NaNoWriMo 2016: Your Novel, Your Universe

nanowrimo_2016November is National Novel Writing Month! This is my fourth year participating.

NaNoWriMo is for anyone who has ever thought about writing a novel or non-fiction book. Register and begin your book prep at On Nov. 1, participants begin working toward the goal of writing at 50,000-word book by Nov. 30.

One part writing boot camp, one part rollicking party, National Novel Writing Month (NaNoWriMo) celebrates its 18th year of encouraging creativity, education, and the power of the imagination through the largest writing event in the world. This year, NaNoWriMo expects nearly 500,000 people—including K-12 students and educators on their brand new Young Writers Program website —to start a 50,000-word novel in the month of November, guided by this year’s theme: Your Novel, Your Universe.

NaNoWriMo in the Raleigh-Durham, North Carolina area

I registered and joined the participants in the Raleigh-Durham region. As of Oct. 30, 387 participants have registered in NaNoWriMo RDU, so you’re not alone, and there are many ways to network to reach your goal. The kickoff party was Oct. 29 at the American Cancer Society in Raleigh and write-ins are planned in Cary, Durham, Apex, Brier Creek and Smithfield throughout the month.

NaNoWrMo in Johnston County, North Carolina

The Johnston County Writers Group is encouraging local participation in National Novel Writing Month (NaNoWriMo) with four November write-ins at Grapes & Grounds, 135 S Third St, Smithfield. Each write-in is 4pm to 6pm on Thursday, Nov. 3, Thursday, Nov. 10, Tuesday, Nov. 15 and Tuesday, Nov. 29.  Co-hosts are Gary Ridout and myself, Cindy Brookshire.



Author Hope Dougherty (right), a member of the Johnston County Writers, recently held a book talk at Grapes & Grounds.

Wifi and street parking are available at this cozy coffee shop in historic downtown Smithfield (owners/baristas Patrick and Teresa Yauch sell wine, too). Directions to Grapes & Grounds at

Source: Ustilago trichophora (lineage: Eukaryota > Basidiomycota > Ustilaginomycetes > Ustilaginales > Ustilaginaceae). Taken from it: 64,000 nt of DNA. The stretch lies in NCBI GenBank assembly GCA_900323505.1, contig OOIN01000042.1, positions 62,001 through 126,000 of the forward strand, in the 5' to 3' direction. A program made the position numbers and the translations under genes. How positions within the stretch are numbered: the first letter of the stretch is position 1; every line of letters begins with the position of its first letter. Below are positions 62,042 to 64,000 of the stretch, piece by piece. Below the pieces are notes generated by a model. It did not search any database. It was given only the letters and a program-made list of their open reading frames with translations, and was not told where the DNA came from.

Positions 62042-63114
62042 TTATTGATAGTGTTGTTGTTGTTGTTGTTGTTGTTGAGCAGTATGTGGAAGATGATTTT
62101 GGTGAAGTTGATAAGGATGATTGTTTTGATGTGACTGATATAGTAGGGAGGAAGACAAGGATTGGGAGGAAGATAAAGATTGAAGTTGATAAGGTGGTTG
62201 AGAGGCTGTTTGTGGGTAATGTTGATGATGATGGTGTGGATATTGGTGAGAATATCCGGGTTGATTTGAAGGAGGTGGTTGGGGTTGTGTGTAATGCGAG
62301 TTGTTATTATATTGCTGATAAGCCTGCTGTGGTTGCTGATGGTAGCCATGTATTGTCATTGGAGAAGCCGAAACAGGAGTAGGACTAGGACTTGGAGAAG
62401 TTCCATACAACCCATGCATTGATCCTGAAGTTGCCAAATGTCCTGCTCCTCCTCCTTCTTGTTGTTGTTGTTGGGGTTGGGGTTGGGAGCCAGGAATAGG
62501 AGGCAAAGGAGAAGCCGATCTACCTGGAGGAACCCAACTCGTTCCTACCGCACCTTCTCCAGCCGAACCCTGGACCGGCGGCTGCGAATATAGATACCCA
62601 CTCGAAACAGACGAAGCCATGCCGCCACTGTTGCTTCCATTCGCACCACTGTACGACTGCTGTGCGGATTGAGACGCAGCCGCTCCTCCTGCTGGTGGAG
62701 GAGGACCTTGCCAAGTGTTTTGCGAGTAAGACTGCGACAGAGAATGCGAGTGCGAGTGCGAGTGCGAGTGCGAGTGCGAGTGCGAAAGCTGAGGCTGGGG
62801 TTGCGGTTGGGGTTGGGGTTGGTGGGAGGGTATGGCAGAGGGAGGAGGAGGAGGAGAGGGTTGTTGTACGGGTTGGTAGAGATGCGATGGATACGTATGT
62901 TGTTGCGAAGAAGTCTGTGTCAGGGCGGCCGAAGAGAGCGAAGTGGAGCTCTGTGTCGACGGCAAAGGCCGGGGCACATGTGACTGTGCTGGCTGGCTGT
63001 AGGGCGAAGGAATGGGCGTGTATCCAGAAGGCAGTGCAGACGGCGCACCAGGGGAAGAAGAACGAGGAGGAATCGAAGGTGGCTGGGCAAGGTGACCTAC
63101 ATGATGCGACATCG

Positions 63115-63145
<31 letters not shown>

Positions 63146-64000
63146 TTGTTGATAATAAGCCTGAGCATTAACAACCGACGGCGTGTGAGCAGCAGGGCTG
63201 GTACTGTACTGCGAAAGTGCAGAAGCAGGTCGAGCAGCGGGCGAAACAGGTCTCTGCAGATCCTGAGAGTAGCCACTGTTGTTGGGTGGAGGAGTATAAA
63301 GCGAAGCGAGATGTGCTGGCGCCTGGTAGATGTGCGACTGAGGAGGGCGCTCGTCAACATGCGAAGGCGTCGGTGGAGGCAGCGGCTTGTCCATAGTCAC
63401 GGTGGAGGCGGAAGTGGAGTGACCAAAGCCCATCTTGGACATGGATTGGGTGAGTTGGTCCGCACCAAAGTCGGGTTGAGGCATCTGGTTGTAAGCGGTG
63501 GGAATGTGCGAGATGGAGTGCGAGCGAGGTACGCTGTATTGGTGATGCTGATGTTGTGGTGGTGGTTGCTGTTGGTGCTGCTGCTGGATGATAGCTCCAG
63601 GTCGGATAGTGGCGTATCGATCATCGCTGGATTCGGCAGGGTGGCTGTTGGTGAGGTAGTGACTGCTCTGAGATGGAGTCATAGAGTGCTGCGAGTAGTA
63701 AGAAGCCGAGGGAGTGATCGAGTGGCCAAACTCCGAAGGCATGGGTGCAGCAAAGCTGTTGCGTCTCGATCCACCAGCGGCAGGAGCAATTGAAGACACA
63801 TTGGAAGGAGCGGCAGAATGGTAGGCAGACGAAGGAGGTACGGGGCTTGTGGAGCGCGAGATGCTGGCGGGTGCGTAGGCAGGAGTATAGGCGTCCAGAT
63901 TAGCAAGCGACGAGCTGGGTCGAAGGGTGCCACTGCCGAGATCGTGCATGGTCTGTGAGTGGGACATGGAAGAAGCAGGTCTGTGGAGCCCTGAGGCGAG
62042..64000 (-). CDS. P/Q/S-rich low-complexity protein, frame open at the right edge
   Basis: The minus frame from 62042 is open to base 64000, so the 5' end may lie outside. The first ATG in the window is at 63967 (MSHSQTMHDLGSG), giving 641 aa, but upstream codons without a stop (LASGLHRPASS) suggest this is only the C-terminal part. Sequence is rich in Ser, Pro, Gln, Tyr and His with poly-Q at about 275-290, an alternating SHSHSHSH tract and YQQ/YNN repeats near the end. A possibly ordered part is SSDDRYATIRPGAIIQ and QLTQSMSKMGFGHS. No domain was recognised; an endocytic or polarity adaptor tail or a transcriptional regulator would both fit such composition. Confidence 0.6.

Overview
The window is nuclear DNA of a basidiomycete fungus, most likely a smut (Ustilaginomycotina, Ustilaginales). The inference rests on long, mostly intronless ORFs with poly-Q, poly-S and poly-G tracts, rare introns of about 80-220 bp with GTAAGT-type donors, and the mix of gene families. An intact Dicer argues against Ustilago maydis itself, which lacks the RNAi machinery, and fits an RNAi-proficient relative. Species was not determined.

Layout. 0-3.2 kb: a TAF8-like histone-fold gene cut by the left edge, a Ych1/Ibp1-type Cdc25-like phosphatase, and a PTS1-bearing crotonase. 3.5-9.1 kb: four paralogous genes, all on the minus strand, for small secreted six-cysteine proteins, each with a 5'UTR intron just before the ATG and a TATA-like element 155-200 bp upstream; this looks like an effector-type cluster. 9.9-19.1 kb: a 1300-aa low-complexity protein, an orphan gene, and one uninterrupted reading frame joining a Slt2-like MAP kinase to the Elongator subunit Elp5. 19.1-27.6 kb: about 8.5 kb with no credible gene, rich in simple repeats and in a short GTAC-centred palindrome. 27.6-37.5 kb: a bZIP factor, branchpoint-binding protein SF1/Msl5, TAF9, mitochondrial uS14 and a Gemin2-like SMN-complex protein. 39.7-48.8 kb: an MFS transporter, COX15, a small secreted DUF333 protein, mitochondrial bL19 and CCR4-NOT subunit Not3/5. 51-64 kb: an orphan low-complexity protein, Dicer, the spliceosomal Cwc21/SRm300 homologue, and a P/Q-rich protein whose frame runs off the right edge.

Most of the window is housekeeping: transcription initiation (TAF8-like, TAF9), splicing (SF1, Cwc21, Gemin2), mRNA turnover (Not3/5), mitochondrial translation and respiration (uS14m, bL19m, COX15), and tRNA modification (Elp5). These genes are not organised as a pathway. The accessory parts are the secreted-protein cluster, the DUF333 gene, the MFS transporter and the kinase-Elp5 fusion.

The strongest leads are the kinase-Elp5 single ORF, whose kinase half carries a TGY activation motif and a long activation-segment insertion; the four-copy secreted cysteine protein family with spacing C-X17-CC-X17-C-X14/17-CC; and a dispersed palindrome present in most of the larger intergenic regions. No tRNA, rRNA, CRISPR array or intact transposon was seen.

The Johnston County Writers Group will still meet at our regular meeting time, 6:30 pm on Nov. 10, the second Thursday of the month, at the Selma Public Library, 301 N. Pollock Street, Selma, NC.

Join us!



Romance and Hope at a book club meeting in Pine Level


As a writer, you’d think I consume book after book, like a chain smoker igniting one cigarette with the stub of another.

Not so. Much of my reading time is spent on digital and print news – The Washington Post, the News & Observer, the Smithfield Herald and the Selma and Pine Level News. How can I resist headlines like this one:


Participating in the book club through St. Paul’s Episcopal Church in Smithfield, North Carolina, forces me to read books.

This book club gathers once every two months, in member homes, after the eight o’clock morning service. We laugh, we talk, we eat brunch and drink coffee. We discuss the book du jour, from The Girl on the Train by Paula Hawkins to A Redbird Christmas by Fannie Flagg. In the process, we share our lives with each other. The selection of the next read is by vote. Some books are challenging. Some are popular. Most are books I wouldn’t have picked up on my own, which almost makes it seem like a blind date with a book.


On Feb. 14, it’s my turn to host the book club. Since it is Valentine’s Day, we voted to read the romance Irish Encounter by Hope Toler Dougherty.

Hope is a local writer, and I invited her to join us for the discussion of her work. She is a member of the American Christian Fiction Writers, but I met her through the Johnston County Writers Group, which meets Feb. 11 at 6:30 p.m. at the Selma Public Library.

hope toler dougherty

Hope is a librarian in the town of Princeton, which is so small, the public library is housed in, and amplified by, the media center at the local high school. I have visited this library numerous times and have thoroughly enjoyed hearing presentations by other local writers, such as Alice J. Wisler, Cindy K. Green and Ellen Edwards Kennedy.


I’ve also attended two of Hope’s presentations. One was the launch for her book, Mars with Venus Rising, which takes place in the town of Mars, Pennsylvania. The second was a craft talk, about things like using the software Scrivener to organize your manuscripts. Writing is hard work, and often a thankless endeavor. Editing, publishing and marketing your books is even tougher. Hope has worked hard to get two books published, and is currently working on a third and fourth manuscript.

I’m hoping the Valentine’s Day meeting of the book club will bring us all a good time, with lots of laughter, as we discuss Hope’s work.

I wonder what book we will read next?